I just read Kayla Williams book, Love My Rifle More Than You. It is a moving, gritty story of life as a woman soldier in the second Iraq War. I highly recommend it. But, I found that that the stories Williams tells demonstrate the same leadership issues that occur in civilian life.
She experienced leaders who knew their stuff, cared for their men and women, rewarded good performance, and dealt with less than adequate work. But Williams also experienced leaders who put their own interests and safety above those of the soldiers. And she met some who valued the position but didn’t have the knowledge and wouldn’t take the responsibility that came with the position.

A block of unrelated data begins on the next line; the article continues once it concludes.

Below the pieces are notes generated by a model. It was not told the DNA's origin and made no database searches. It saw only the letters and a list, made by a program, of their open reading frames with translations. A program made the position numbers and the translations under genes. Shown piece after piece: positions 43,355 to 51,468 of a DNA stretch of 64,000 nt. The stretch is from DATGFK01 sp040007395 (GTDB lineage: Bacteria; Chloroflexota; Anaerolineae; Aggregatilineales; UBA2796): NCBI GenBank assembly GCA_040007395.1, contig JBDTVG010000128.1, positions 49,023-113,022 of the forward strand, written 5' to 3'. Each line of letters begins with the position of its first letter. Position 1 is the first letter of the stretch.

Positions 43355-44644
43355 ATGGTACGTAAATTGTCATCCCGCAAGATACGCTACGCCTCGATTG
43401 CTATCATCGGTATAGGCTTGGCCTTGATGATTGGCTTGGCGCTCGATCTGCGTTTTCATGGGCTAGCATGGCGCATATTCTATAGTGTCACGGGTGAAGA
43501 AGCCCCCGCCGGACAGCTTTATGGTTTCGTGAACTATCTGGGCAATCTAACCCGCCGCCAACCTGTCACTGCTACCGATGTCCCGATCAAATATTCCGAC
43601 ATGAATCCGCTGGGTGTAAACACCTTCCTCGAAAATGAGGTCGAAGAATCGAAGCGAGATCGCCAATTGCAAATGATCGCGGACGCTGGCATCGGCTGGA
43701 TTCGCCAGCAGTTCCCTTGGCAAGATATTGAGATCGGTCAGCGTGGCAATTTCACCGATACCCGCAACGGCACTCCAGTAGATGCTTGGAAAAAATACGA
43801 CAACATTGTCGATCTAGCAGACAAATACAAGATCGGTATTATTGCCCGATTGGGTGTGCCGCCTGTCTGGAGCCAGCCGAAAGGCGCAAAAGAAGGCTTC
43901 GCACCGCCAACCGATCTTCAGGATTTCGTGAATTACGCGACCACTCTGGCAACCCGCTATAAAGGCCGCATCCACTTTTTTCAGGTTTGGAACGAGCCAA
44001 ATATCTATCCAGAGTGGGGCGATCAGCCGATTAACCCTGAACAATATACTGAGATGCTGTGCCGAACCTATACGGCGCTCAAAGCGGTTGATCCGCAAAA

Many people want to rise in their profession for the prestige, but seem unaware of the responsibilities that come with the position. They may have the leader title but continue to do the work they did before the promotion, leaving the staff in their units leaderless. Others were promoted because they were adequate in their previous positions but adequate is not good enough at the next level.
I have a relatively jaded view of what can be expected from one’s leaders. As I’ve written elsewhere, working for superb leaders is a rare treat. One learns to be satisfied with OK and tries to live through awful.